The Misfits (James Howe). This is a series of four middle-grade books concerning male and female protagonists Bobby, Joe, Addie, and Skeezie (AKA Elvis). They’re outspoken, overweight, quiet, gay, smart–just “different” in their own unique ways. This makes them prime bullying targets until, in their own books and in their own way, they make bids for independence from negative images. You’ll find all these kids in the fictional town of Paintbrush Falls.
After Ever After. (Jordan Sonnenblick). Jeffrey Alper isn’t your average eighth-grader. In fact, you might know him as That Boy Who Had Cancer. That was back when he was four. He’s in remission now but afraid the cancer will return. Yet he can’t think about that much because he’s got other problems, like his crush on Lindsey Abrams and the upcoming eighth-grade end of course tests that will determine whether he and his classmates get to go to high school. The problem is, Jeffrey sucks at math, which is a major requirement. When he and his friend Tad, also a cancer survivor, team up to make sure Jeffrey passes math and Tad, PE, what follows is a revolution the likes of which the eighth grade never saw coming. (You can also read prequel Drums, Girls, and Dangerous Pie for a look at Jeffrey’s older brother Steven’s POV).
Red Ink (Kathi Macias). Recommended for teens and adults due to thematic content, this novel is based on the true story of Zheng Li. A Chinese woman who converted to Christianity after marrying a Christian, Zheng Li was forced into abortion because of the one-child policy and suffers great persecution in a Chinese prison. One especially hardhearted guard singles her out for torment. The book focuses on spiritual freedom. It also brings light to the issue of human trafficking through the related subplot of an American victim named Maggie.
I am Nujood, Age 10 And Divorced (Nujood Ali). The author of this memoir, recommended for teens and adults, was married at age ten to a man three times her age. The memoir details Nujood’s escape from her marriage and the truth of what often happens to young girls in her home country of Yemen. I Am Malala is a similar book written by the girl who sought an education against Taliban law and nearly paid with her life.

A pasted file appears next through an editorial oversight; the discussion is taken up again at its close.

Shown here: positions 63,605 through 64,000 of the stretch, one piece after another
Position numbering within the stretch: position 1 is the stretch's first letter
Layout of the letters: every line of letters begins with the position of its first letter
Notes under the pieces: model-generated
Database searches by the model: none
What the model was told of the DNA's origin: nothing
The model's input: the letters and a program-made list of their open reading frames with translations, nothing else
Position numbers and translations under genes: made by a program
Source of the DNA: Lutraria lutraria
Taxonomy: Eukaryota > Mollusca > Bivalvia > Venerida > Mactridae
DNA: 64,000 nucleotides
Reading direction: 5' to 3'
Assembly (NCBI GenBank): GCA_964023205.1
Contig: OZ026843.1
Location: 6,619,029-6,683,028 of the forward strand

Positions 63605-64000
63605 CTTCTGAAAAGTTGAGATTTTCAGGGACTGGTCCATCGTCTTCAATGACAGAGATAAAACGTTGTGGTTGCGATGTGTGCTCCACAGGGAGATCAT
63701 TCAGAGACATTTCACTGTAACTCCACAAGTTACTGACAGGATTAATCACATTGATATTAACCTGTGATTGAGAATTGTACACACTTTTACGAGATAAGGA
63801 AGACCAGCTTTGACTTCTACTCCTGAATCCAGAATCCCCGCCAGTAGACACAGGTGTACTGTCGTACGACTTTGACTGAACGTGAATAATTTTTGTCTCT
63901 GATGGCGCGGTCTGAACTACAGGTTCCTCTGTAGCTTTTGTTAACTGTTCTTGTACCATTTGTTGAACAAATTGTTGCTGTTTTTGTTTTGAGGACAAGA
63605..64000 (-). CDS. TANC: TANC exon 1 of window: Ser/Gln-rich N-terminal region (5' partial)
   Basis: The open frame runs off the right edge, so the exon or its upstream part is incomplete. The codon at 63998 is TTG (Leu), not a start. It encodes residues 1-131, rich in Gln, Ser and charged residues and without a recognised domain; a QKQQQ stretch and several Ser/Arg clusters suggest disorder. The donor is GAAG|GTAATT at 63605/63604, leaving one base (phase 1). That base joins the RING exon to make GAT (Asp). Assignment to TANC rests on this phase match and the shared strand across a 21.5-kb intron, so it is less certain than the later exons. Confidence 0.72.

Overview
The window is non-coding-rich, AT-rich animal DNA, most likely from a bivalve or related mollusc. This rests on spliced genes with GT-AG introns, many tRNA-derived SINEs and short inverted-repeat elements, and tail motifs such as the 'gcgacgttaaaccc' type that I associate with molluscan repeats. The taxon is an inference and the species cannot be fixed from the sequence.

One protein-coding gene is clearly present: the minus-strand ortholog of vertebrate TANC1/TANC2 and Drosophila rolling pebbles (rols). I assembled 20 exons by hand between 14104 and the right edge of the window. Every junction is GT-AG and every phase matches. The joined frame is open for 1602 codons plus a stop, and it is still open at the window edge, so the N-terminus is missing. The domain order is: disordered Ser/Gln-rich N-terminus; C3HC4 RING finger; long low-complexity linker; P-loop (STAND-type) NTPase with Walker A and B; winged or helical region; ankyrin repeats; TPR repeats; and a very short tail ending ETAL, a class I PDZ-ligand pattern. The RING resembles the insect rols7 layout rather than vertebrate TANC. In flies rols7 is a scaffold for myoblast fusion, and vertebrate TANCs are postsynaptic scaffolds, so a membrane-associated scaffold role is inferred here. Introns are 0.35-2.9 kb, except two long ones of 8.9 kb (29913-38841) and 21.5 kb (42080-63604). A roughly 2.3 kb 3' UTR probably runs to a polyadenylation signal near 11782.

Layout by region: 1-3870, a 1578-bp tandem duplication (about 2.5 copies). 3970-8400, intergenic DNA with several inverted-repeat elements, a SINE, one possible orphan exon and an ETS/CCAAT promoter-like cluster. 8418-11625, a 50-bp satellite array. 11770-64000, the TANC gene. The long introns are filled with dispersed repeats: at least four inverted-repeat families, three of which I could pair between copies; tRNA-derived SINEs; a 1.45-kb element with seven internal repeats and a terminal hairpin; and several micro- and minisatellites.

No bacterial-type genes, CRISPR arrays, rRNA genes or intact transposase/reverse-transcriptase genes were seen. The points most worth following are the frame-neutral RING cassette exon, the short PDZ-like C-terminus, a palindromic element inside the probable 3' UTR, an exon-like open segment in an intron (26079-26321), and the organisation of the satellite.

The Help (Kathryn Stockett). If you haven’t yet read this bestseller, snap it up. Aibileen, Minny, and Skeeter are all strong heroines; there’s also great discussion fodder here regarding freedom vs. “white man’s burden,” civil rights, and other issues.
House Rules (Jodi Picoult). I enjoyed this story of eighteen-year-old Jacob Hunt, a fictional character with Asperger’s Syndrome. Be aware that his AS is not researched as well as it could be; Picoult tends to give him every possible characteristic a person with AS might or might not have. The novel is also heavy on language and melodrama. However, there is an element of independence here for Jacob, as well as Theo, his younger brother. Both have to learn what “look out for your brother; he’s the only one you’ve got” means, and what that may entail giving up in terms of physical and emotional freedom. The lack of autonomy for Jacob and the people around him also provide good discussion fodder for what a novelist should and should not do when it comes to portraying disability. Recommended for adults based on these findings.